UChicago, Delhi government to launch partnership to clean Delhi’s environment

Centerpiece of partnership to be the Urban Labs Innovation Challenge: Delhi, launching in

Vicki Ekstrom High
Communications DirectorEnergy Policy Institute at Chicago

The University of Chicago Urban Labs and the Delhi Dialogue Commission signed an agreement on Oct. 23, forming a first-of-its-kind partnership focused on improving air and water quality in Delhi.  

The centerpiece of this partnership will be the Urban Labs Innovation Challenge: Delhi, set to launch in December. The competition will invite local organizations to propose programs for improving air and water quality and award funds to pilot and test the most promising ideas.

The University of Chicago Urban Labs will provide up to 20 million rupees—more than $300,000—in grant funding and work with the Energy Policy Institute at the University of Chicago’s India Office and the Delhi government to carry out and rigorously evaluate the winning projects that could then be scaled up across the region.

“We are pleased to partner with reputed University of Chicago Urban Labs to tackle the problem of pollution and environment degradation,” said Ashish Khetan, VC-Delhi Dialogue Commission. “With the technical and financial help from UChicago, Government of Delhi will open a challenge for all citizens of the country to come forward and pilot their ideas to solve major problem of pollution on a big scale. The Urban Labs Challenge is hopefully, a beginning of a long partnership that has the potential to transform Delhi.” 

With this new collaboration, Delhi becomes the first international partner for the University of Chicago Urban Labs. Urban Labs uses Innovation Challenges—like the upcoming Delhi challenge—to crowd source urban policy innovation and harness the best ideas of practitioners and policymakers in cities around the world.

Urban Labs recently announced the winners of a similar Innovation Challenge in Chicago. The grants from that challenge—distributed to winners in the Health, Poverty, and Energy and Environment arenas—will help Chicago identify, evaluate and scale promising programs to help disadvantaged populations in the city.

In Delhi, researchers from the Energy and Environment Lab will work in close collaboration with Delhi officials to investigate ways to improve energy reliability and efficiency, while reducing environmental damages to public health and climate. They will be joined by EPIC-India, which manages a robust research portfolio and a deep network of collaborations in India. For example, EPIC-India researchers previously worked with officials in Gujarat to improve the environmental auditing system. Pilot reforms there reduced pollution by 28 percent, and in January the Gujarat government officially adopted the reforms.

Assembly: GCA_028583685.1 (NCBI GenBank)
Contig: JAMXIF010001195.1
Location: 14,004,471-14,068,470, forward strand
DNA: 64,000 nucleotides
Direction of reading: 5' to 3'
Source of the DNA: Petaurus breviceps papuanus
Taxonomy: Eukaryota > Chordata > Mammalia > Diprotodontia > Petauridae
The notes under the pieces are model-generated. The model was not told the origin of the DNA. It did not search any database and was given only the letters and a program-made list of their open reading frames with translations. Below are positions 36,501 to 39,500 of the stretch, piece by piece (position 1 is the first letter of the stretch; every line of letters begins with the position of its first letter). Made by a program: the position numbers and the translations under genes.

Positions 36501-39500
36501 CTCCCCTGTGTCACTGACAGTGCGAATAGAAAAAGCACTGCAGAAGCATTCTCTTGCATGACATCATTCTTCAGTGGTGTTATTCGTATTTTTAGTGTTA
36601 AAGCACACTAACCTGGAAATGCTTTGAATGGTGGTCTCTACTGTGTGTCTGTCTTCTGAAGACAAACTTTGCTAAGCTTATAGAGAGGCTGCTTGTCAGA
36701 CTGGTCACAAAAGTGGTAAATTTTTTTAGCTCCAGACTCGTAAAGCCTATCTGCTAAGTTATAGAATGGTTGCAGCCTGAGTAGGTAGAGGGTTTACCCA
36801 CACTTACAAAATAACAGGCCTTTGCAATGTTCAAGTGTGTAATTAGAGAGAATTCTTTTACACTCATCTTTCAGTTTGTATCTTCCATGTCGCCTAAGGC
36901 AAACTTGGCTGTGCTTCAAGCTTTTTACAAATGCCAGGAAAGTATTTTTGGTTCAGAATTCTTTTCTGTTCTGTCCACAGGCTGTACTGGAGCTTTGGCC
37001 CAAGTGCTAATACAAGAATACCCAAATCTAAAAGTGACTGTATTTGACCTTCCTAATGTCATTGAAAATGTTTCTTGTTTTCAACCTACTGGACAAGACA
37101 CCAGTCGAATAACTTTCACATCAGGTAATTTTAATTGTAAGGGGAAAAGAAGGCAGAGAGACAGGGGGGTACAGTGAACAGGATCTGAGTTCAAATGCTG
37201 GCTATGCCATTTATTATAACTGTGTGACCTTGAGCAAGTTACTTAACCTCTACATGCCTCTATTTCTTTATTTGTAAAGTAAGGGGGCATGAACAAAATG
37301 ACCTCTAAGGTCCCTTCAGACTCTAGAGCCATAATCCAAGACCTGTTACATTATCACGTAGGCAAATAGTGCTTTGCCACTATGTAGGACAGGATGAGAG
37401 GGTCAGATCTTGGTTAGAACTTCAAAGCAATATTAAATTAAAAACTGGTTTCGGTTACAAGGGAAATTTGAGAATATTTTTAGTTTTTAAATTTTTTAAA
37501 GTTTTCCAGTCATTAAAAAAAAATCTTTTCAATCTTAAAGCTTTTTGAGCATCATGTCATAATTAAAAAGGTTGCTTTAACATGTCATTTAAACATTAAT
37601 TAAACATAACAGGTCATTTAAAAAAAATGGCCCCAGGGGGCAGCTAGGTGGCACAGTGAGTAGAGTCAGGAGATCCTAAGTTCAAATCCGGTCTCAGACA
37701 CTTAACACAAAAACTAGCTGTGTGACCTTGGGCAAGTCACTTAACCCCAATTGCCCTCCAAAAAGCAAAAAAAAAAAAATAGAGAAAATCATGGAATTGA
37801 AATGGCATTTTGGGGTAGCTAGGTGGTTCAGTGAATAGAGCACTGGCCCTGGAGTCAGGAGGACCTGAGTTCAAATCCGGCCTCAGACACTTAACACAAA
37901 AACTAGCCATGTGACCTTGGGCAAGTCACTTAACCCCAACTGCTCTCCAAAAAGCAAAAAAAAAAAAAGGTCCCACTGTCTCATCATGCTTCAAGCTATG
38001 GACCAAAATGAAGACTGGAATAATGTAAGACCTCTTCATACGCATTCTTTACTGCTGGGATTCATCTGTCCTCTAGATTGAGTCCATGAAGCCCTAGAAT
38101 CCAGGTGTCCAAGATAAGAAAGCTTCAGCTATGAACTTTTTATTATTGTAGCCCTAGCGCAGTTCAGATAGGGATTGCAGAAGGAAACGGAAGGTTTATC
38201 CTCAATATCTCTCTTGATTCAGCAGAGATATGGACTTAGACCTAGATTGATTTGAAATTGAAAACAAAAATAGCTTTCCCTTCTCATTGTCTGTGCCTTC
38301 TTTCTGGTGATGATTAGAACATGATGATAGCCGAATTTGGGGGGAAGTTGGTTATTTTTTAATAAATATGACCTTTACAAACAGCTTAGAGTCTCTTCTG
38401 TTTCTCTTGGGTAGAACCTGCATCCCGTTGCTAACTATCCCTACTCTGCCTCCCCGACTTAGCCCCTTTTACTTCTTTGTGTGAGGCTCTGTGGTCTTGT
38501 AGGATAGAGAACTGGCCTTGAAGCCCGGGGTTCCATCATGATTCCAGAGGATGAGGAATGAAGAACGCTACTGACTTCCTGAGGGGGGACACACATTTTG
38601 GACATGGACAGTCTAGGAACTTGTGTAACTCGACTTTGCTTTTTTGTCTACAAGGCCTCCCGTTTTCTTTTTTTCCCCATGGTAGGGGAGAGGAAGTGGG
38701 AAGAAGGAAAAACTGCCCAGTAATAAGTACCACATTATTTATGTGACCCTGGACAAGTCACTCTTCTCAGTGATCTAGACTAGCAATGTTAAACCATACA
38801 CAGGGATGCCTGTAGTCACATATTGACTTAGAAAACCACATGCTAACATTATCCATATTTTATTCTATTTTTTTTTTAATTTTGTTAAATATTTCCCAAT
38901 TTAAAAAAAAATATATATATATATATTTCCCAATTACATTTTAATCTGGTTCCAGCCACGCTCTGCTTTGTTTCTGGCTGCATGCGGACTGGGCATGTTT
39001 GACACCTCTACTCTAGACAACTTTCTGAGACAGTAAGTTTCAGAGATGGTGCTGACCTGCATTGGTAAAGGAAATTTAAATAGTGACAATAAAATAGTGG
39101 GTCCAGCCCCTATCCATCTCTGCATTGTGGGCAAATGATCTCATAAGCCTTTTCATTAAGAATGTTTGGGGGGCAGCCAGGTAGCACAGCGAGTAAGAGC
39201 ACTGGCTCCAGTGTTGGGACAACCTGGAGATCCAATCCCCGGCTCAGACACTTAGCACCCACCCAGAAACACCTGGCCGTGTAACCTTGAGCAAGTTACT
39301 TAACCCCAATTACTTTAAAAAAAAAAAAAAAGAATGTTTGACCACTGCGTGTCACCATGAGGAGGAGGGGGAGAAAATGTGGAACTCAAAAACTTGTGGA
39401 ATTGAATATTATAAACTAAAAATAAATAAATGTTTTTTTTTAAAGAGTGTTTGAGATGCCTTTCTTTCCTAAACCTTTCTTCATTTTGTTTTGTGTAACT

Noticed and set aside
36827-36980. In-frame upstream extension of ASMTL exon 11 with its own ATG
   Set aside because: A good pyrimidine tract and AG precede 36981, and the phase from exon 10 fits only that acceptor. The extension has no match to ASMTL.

“Reducing waste burning, enhancing solar energy and cutting back diesel combustion could all help clean Delhi’s air, and there is a need to encourage innovative ideas that help achieve these goals,” said Anant Sudarshan, executive director of EPIC-India. “Partnerships like this one bring the power of analytical reasoning and empirical evidence to the policymaking process to ensure that our policies succeed in providing solutions to real-world problems.”

Michael Greenstone, the Milton Friedman Professor of Economics and in the College, and director of EPIC and the Urban Labs’ Energy and Environment Lab said: “Urbanization has been a driver of economic prosperity across the world. Yet cities like Delhi, which are engines of innovation and growth, are also the site of formidable energy- and environment-related challenges. This partnership combines city leadership with rigorous research and local insights to employ a unique approach to identifying, refining, testing and scaling up new policy solutions proven to work.”

The Innovation Challenge, Delhi will be the third such competition announced by Urban Labs in the 2015 calendar year. Previous innovation grants in Chicago have gone to new therapy techniques to reduce youth violence, efforts to help the mentally ill successfully transition out of jail, a new curriculum focused on improving job training for the long-term unemployed, and the use of insights from behavioral economics to improve energy efficiency and lower costs for low-income families.